As you enter the parlour you are greeted by a member of staff in costume who goes on to tell you about the building and the room we are in. She even pauses and gives a condensed quick version for the late arrivals. There is a four poster bed which John Shakespeare bought and kept in the parlour, so that people would see that he was a wealthy man. During the discussion of the bed, we learnt that beds were made really short as people actually slept sitting up, mainly because of the smoke from the open fire, but also because of the scares from the plague etc; they thought if you were left on your back then the 'devil' would think you were dead and run off with your soul.
You also get to see some original wall hangings in this room, which I suppose you could say it was early wallpaper. It is quite thick in texture and your tour guide will show you a small sample; the cloth on the walls here were of a design copied from a mural painting in Oxford and dates back to around 1570. As you move through the house you go through the hall where the family would have cooked and dined. The scene has been set ready for a family meal in the way it would have looked around the 16th century. There are some lovely wall hangings in hers also that will catch your eye as much as the gothic furniture and pewter dinner service would.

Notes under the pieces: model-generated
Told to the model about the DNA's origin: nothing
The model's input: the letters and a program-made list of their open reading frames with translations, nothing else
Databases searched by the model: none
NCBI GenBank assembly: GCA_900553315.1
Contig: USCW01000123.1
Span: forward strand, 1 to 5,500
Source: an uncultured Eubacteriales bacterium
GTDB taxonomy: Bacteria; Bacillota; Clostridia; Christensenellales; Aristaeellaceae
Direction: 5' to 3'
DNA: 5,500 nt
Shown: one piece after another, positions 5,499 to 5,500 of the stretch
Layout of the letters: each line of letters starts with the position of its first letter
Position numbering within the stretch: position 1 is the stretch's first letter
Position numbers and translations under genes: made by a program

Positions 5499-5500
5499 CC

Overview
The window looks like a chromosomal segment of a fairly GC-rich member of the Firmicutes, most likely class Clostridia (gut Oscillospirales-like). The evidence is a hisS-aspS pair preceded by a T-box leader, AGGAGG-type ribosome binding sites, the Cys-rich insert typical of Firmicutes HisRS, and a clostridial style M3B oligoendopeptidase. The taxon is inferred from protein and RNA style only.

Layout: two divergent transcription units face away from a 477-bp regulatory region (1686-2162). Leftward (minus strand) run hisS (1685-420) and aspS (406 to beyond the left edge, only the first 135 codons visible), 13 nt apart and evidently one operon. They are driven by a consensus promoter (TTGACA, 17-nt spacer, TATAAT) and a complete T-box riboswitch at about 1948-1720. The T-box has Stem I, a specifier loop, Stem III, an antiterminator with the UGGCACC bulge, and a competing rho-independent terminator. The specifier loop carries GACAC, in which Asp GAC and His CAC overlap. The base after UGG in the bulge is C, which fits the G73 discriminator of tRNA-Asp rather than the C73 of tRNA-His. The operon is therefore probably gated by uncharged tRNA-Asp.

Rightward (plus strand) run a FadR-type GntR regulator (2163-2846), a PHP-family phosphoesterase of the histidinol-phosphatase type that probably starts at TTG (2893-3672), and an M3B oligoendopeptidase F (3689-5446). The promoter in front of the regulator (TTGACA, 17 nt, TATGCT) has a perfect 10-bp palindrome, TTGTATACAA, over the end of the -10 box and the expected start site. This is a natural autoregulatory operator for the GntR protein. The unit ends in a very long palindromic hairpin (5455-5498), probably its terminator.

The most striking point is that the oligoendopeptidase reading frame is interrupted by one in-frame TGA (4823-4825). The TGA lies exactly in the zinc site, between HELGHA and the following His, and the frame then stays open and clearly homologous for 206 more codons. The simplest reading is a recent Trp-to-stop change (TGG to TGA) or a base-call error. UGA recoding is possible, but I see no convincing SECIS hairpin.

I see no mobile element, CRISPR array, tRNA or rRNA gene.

At the end of the room you came across John Shakespeare's workshop where he prepared animal skins to make gloves and purses. An actor is there dressed as John Shakespeare and he was happily demonstrating his craftsmanship, he was quite happy to tell you about his trade and answer any questions asked, you could even purchase some of his wares.
Upstairs in the house were two rooms, one of these rooms was where Shakespeare was born; the bed is decorated in red and green woollen bed curtains, and there was an infants bed tucked underneath it called a 'truckle bed'. Showing the riches of the family there is a lovely floral wall hanging in the room.